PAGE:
Transgenic rat models with either deleted or inserted genes could be on the horizon following a scientific breakthrough announced by Stem Cell Sciences (SCS).

The Cambridge, UK-based company said two independent laboratories in the UK and the US had achieved germ-line transmission from embryonic stem cells in rats using technology licensed exclusively to SCS by Edinburgh University in Scotland.

The technology’s main advantage, SCS noted, is that it allows the generation of both ‘knock-in’ and ‘knock-out’ rat models. ‘Knock-out’ models, which researchers use to study the effects of gene removal, can help to assess drug safety and efficacy, for example. ‘Knock-in’ models, which involve the insertion of genes such as those implicated in drug metabolism through the human liver, can provide information on human safety and pharmacokinetics.

Transgenic mice models are already created for drug discovery purposes in a very similar manner, SCS pointed out. However, rats are considered more predictable human models than mice for a number of psychiatric, neurological and cardiovascular drug targets. Moreover, the company added, the ability to ‘knock in’ human genes should enable drug metabolism studies to be performed with better predictability in rats than was previously available.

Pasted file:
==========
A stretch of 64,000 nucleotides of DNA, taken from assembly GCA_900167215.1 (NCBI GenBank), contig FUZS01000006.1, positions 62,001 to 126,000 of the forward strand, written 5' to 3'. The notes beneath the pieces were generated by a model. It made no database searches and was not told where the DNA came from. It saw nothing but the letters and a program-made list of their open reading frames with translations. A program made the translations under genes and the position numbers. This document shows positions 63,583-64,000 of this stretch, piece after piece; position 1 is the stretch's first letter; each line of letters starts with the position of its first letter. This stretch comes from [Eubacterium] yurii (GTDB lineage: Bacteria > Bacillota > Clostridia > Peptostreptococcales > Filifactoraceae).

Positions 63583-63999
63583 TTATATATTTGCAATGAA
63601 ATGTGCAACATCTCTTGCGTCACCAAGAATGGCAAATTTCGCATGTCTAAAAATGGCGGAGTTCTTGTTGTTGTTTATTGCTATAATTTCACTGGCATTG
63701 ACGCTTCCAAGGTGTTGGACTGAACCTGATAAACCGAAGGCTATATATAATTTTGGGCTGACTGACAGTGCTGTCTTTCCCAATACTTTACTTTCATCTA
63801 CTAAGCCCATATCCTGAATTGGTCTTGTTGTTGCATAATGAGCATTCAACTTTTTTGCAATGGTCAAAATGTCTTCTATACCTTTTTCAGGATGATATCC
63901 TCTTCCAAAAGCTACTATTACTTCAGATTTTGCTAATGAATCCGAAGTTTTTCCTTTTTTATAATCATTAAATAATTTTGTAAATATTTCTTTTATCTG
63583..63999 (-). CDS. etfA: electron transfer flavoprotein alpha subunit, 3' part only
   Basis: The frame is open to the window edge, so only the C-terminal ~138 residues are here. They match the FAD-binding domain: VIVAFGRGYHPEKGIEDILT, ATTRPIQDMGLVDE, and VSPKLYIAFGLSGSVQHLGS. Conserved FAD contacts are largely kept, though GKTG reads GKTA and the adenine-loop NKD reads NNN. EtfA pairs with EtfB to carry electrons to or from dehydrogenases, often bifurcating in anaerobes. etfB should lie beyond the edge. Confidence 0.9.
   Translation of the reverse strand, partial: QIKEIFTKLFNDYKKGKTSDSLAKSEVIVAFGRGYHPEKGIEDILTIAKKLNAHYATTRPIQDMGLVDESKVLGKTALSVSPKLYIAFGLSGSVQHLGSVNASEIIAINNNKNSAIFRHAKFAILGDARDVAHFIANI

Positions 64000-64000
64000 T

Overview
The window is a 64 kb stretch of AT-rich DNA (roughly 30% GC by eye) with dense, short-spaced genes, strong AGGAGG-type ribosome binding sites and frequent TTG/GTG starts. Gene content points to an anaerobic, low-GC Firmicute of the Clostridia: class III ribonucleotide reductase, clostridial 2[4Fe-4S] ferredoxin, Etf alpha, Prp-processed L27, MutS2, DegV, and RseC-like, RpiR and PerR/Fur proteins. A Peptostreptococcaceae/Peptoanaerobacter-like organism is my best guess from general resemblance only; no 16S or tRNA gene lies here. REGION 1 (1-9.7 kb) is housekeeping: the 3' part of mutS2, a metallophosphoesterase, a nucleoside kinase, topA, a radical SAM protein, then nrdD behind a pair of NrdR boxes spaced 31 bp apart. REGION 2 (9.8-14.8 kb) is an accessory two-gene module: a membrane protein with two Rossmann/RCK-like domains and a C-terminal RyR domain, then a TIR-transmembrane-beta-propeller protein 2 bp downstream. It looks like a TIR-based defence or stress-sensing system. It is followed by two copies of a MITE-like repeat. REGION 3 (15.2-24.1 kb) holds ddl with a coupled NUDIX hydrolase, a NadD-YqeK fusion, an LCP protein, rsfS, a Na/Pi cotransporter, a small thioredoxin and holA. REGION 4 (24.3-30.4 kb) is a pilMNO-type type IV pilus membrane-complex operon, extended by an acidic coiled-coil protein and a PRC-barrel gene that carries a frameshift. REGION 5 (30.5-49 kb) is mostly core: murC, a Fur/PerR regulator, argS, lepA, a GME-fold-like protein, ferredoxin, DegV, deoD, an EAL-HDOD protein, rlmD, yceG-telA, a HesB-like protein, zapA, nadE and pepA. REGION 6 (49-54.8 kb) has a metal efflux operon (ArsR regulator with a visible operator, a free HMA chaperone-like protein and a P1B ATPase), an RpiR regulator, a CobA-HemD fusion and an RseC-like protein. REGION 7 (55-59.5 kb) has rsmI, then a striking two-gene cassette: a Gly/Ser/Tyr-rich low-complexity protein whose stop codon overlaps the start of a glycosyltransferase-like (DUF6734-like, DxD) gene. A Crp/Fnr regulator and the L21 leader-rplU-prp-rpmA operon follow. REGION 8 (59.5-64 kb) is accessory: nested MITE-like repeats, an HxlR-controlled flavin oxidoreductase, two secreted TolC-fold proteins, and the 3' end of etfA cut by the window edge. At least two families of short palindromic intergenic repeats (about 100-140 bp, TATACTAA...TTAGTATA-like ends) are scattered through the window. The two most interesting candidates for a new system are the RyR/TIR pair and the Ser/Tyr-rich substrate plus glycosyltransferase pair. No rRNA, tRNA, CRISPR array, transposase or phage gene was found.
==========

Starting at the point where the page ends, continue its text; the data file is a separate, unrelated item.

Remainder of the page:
“We believe this opens the way to new and more effective drug discovery,” said SCS chief executive officer Dr Alastair Riddell. Under its agreement with Edinburgh University, the company has global exclusive rights to commercialise the rat ES cells, the specific culture medium used to generate and grow them, and any rats derived from the cells.

SCS has exclusively licensed two key patents for the technology from Edinburgh university and “now plans to engage in confidential discussions with interested parties seeking a sub-licence to use rat ES cells in their commercial drug discovery programmes”, it said.

According to the company, this is believed to be the first time germ-line transmission from rat ES cells has been demonstrated. Full scientific reports on the breakthrough, which has been independently verified, have been submitted to a major scientific journal for publication, it added.